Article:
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DM Pressure, more music!

In a way, the internet is an awesome resource for DMs looking for inspiration and ideas. However, it's also awful because if you're like me, you see all the awesome campaigns out there and what other DMs are doing and feel totally overwhelmed! I mean, look at the stuff Gabe @ Penny Arcade is doing, and that's as a (relatively) rookie DM! Then there's people with light-pen projector tables, all sorts of awesome Dwarven Forge terrain dungeons, and of course the completely mind-blowing SurfaceScapes project.

Sure, it's self-inflicted pressure, since no one else in my group even hears of these awesome things unless I tell them. But still! I want to keep pushing the bar and surprising my players in as many ways as possible.

Some of the fancier table tricks are, unfortunately, out of the question for me and my limited finances. But as someone with a laptop, extra monitor, and devoted "gaming table" speakers, one thing I can do is use electronic props to their fullest.

I mentioned previously how essential music was in the finale to our last chapter, and I intend to continue this trend when the party ventures to a haunted village later on in the campaign. They don't know anything about the village other than its tragic, distant history, so it should be interesting when they eventually find the hooks connecting it to the central plotline.

The song is from a World of Warcraft dungeon called Karazhan, a haunted, magical tower which contained all sorts of awesome noble ghosts and weirdness, like an undead butler still serving at a banquet of cultured, elegant ghosts, a giant chess board where you had to participate as chess pieces, and an opera event where - in front of a ghostly audience - you re-enacted well-known folklore stories such as Romeo & Juliet or Red Riding Hood. (How full of great, classic fantasy RPG hooks is that??)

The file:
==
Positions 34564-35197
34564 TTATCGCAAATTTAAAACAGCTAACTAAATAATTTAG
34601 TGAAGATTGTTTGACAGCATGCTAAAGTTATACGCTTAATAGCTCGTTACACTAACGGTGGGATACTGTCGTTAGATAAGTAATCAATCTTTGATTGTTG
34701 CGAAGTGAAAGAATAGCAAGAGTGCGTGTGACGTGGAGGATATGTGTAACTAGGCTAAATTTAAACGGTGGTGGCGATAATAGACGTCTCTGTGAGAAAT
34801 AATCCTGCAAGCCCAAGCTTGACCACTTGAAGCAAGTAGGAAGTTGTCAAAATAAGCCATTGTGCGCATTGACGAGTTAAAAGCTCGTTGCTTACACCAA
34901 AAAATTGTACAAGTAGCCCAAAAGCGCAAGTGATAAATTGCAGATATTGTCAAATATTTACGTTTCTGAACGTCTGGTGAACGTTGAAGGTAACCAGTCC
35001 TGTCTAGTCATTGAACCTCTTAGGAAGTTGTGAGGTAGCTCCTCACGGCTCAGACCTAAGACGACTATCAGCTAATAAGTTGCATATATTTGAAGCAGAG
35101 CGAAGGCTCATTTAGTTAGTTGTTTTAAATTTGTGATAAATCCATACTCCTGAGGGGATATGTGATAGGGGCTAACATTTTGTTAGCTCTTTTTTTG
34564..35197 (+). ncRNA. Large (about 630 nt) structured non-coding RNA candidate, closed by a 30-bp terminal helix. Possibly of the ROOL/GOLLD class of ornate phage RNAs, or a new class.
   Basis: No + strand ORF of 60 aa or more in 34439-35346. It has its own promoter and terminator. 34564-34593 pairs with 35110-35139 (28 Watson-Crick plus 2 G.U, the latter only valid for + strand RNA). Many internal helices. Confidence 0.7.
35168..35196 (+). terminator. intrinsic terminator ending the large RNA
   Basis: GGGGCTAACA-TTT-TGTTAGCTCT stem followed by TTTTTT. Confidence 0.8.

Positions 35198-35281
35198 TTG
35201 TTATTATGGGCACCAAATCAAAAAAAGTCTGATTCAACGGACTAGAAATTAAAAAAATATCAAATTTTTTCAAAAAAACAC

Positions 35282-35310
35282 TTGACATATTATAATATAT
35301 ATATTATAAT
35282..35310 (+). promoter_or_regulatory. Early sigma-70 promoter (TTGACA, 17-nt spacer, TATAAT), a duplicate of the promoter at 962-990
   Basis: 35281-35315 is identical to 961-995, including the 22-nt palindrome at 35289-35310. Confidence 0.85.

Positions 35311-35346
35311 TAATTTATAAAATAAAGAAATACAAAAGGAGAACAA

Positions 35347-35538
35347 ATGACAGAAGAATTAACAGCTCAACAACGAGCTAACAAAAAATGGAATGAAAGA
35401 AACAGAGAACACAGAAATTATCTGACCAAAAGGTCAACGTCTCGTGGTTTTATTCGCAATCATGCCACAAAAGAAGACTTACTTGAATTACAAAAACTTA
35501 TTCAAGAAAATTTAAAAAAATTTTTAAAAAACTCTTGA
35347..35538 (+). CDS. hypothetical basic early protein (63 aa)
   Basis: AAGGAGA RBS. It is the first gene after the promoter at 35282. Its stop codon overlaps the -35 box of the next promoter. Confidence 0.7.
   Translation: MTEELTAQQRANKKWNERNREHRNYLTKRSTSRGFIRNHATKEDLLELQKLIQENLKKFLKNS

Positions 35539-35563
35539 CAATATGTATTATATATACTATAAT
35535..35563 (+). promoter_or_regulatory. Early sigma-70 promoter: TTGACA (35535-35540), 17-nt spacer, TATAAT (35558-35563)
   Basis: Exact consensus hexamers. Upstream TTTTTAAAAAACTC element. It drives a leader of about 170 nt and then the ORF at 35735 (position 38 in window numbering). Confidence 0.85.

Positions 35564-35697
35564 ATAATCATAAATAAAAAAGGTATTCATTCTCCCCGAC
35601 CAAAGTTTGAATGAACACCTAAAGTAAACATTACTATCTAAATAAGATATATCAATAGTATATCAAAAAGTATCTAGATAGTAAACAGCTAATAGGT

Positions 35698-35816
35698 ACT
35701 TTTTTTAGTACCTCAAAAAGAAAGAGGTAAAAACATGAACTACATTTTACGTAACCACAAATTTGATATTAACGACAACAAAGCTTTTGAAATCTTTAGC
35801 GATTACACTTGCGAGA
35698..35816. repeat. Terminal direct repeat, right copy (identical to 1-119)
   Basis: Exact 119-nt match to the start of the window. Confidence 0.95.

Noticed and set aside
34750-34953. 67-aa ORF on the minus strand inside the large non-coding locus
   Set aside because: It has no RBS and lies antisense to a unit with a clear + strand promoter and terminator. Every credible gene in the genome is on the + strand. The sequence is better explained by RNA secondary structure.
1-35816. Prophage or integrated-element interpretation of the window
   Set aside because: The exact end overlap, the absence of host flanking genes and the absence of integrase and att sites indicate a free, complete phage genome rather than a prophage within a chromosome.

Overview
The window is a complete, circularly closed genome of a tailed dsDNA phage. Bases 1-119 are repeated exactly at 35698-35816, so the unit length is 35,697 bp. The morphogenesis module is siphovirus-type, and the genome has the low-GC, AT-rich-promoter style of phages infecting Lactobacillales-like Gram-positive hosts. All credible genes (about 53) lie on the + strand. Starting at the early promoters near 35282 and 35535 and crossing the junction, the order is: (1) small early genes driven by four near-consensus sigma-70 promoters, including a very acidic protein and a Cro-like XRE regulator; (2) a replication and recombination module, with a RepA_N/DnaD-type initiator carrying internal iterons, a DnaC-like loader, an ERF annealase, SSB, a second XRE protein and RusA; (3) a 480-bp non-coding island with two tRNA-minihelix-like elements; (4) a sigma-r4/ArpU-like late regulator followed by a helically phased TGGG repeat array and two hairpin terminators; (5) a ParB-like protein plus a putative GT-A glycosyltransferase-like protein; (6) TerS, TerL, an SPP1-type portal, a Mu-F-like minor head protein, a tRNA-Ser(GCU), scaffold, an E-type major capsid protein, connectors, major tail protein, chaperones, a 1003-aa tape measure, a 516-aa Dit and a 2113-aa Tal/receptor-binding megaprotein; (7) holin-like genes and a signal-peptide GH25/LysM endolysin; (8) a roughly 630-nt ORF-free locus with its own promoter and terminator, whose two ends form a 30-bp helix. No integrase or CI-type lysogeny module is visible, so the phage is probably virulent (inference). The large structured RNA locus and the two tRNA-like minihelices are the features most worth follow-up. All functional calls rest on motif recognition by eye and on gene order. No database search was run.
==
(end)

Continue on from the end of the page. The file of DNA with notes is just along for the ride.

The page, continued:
The way I see this happening is they'll travel to the village, expecting long-deserted ruins. But the village will be still there, bustling with people in antiquated style houses and clothing. Gloomy lights, cobblestone streets, Victorian manors...maybe a Ravenloft feel. Obviously, because it's blatantly fishy and because they're PCs, they'll be suspicious. Which is fine!

Then, as they proceed deeper into the seemingly-innocuous village, wondering what all the fuss was...maybe they find a few hidden secrets and discover the darker truth beneath the simple exterior. Or maybe there will be some old man on the road warning them not to stay past nightfall, but they do and when the sun disappears the town gets all demonic. Endless possibilities!


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